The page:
If you do spring for LD tix, a nice place to check out is the Fan Deck in center field. This is right above the batters eye, and offers bar style seating with a unique view of the park. Currently, Jerry Reinsdork and the whiz-kids in Sox marketing have not yet made people pay to go here. I advise you check it out before they do. Also fun for the kiddies is the new "FUNdamentals" section - sort of a mini baseball clinic for kids, with hitting, catching, and running instruction. This is located in a new grandstand thing over on the LF concourse.

Concourses and bathrooms are spacious, copious and clean. Rarely will you get caught in a big fan bottleneck (even on sellout days - yes they do happen, the Sox draw around 2 million a season).

Comiskey's food has long been thought the superior of Chicago's 2 parks. I can't disagree. For variety and for price, Comiskey far outstrips Wrigley. Dogs, Polish, brats, burgers, pizza, churros, elephant ears, cotton candy, ice cream, it's all good. Thursdays are dollar dog days, btw. For you carnivores out there, I highly recommend the Char Polish with Grilled Onions, available both LD and UD. Then I recommend a bypass operation. But I digress. Beer is Miller brand (bleargh), except for the "beers of the world" booth I can never seem to find. It runs $5.50.

On the in-game entertainment front, it's a mixed bag. There is way too much canned music for my taste, and the sound system is cranked to an ear-splitting, uncomfortable level, which leaves anything you actually wish to hear rife with distortion. For instance, strains of AC-DC will be seared into your cochlea for the rest of your life, while you'll be straining to hear what the heck Joey Cora says in "Who would play you in a movie?" The long-time organist, Nancy Faust, should be featured much more than she is. The scoreboard is in the middle of the pack as far as information goes. Out of town scores can be pretty out of date, as well. The video board is gorgeous, even when playing one of the Sox' many interminably long pregame videos.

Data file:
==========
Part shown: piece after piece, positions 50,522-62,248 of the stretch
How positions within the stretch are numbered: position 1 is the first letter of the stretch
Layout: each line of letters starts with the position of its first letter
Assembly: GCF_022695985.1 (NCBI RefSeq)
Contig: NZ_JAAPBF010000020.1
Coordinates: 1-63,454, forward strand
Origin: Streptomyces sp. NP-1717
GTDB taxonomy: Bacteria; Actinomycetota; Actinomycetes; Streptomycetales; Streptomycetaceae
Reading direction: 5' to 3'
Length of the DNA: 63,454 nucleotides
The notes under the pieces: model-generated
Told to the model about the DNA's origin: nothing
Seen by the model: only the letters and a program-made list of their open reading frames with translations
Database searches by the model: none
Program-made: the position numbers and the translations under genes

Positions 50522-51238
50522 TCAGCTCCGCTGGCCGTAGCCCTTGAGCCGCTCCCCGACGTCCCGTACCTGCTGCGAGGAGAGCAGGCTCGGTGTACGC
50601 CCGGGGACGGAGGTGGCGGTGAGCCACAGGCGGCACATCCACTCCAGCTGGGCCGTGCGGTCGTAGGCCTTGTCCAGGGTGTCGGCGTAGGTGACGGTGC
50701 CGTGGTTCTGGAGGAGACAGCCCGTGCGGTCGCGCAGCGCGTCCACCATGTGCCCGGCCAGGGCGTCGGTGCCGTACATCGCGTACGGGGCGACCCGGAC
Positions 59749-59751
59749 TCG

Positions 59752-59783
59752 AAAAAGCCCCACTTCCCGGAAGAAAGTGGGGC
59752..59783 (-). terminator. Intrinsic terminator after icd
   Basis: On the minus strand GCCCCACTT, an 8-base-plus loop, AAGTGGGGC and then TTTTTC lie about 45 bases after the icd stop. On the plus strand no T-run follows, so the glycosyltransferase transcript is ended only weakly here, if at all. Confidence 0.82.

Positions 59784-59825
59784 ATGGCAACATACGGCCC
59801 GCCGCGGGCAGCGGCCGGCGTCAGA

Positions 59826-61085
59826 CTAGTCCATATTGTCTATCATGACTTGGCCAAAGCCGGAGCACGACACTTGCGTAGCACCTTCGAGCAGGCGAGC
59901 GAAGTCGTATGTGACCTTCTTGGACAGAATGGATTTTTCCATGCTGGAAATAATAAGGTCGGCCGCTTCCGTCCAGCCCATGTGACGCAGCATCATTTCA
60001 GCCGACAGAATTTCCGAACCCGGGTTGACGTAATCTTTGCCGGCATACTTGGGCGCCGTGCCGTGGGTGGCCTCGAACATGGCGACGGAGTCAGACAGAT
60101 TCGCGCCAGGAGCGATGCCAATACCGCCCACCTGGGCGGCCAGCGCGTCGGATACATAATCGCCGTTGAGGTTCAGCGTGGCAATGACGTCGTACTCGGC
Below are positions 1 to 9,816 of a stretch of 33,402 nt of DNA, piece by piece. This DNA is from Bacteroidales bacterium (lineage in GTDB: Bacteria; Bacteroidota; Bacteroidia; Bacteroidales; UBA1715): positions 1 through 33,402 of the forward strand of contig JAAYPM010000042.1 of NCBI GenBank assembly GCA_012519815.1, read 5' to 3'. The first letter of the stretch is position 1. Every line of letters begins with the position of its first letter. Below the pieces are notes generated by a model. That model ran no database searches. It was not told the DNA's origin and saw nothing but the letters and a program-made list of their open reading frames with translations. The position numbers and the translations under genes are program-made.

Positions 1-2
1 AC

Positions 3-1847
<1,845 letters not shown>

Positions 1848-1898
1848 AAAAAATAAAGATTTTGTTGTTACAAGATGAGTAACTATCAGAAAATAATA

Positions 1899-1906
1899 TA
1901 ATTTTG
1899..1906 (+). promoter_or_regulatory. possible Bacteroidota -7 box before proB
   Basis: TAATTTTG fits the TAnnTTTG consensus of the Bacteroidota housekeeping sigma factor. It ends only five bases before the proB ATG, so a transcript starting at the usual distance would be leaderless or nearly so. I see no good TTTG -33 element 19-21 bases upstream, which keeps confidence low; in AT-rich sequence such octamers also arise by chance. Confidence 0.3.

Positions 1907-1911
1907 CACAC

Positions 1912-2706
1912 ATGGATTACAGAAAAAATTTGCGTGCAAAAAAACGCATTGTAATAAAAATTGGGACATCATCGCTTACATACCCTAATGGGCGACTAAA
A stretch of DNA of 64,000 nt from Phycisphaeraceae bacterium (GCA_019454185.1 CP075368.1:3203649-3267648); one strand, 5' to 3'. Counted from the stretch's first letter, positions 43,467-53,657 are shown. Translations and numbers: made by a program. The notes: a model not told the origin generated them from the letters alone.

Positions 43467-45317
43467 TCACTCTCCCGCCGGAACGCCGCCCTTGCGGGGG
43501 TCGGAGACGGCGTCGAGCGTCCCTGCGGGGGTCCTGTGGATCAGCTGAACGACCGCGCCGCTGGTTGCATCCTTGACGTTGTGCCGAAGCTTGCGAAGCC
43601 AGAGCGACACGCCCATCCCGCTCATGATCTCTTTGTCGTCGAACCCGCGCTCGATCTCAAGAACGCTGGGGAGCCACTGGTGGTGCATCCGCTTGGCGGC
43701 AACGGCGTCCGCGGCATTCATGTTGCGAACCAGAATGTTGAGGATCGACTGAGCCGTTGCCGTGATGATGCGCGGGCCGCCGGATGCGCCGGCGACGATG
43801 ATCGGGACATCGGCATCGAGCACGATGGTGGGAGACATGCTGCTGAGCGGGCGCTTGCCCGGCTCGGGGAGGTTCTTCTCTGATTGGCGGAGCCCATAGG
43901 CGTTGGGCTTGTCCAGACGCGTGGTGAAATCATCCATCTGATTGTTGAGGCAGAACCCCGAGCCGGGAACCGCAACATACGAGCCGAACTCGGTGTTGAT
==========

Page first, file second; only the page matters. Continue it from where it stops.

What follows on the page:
Souvenirs and scorecards are average for a ballpark, expect to pay $30 for a hat inside the park. Better deals for those in the know can be found 2 blocks west on 35th Street, at the "Grandstand" store. You can find hats for $20-$25 there.

Trading up is nigh to impossible at Comiskey II, which really galls me on a half-full day. For one thing, Upper Deck patrons are not allowed on the 100 level - a fan-unfriendly move if I ever saw one. Then, you have innumerable red-shirted drones pestering you to see your ticket. Sigh.

All in all, if you're willing to go a little out of the way both in terms of location and in terms of scouting out a deal, a Sox game is a superior baseball experience to the Flubbies up north. You'll pay less, have far less beer/vomit/urine splashed on you, and see a better team to boot.

The ratings:

Seat comfort: 4 - Most angles are favorable. New green seats are being installed throughout the season, so we'll see on this one. The current Blue seats are comfy compared to the average MLB seat.
Concessions: 5 - Some great stuff mixed with some average stuff. Prices are medium to low for MLB. Thursdays have dollar dogs.
Scoreboard: 4 - The originators of the "exploding" scoreboard, but it could use more info. And a clock which is visible from all seats (the current clock is obstructed to all but patrons in the UD).
P.A. system: 3 - Cranked to deafening levels of noise and distortion.
Ticket Prices: 3 - Deals exist, but they make you scrounge for it. Plenty of scalpers will "help" you out.
Exterior Architecture: 4 - A nice new Bauhaus-inspired UD windscreen and a new roof really spruced this place up.
Arch.: 4 - Great seat locations/views, uninspiring views of the surroundings - turn the damn thing North!
Access: 5 - Easy in, easy out for CTA Red Line patrons, loads of pricey parking as well. Green Line is also close, making access a breeze even on the most crowded days.Sidewalks and concourses surrounding the park are spacious and well-landscaped.
Ushers: 3 - Not the brightest bulbs in the batch, but they do allow water and snacks to be carried in.
Trading up: 2 - Very restrictive and unfriendly policies. There are seats to be had though if you know how to act inconspicuously.

Points out of 50: 37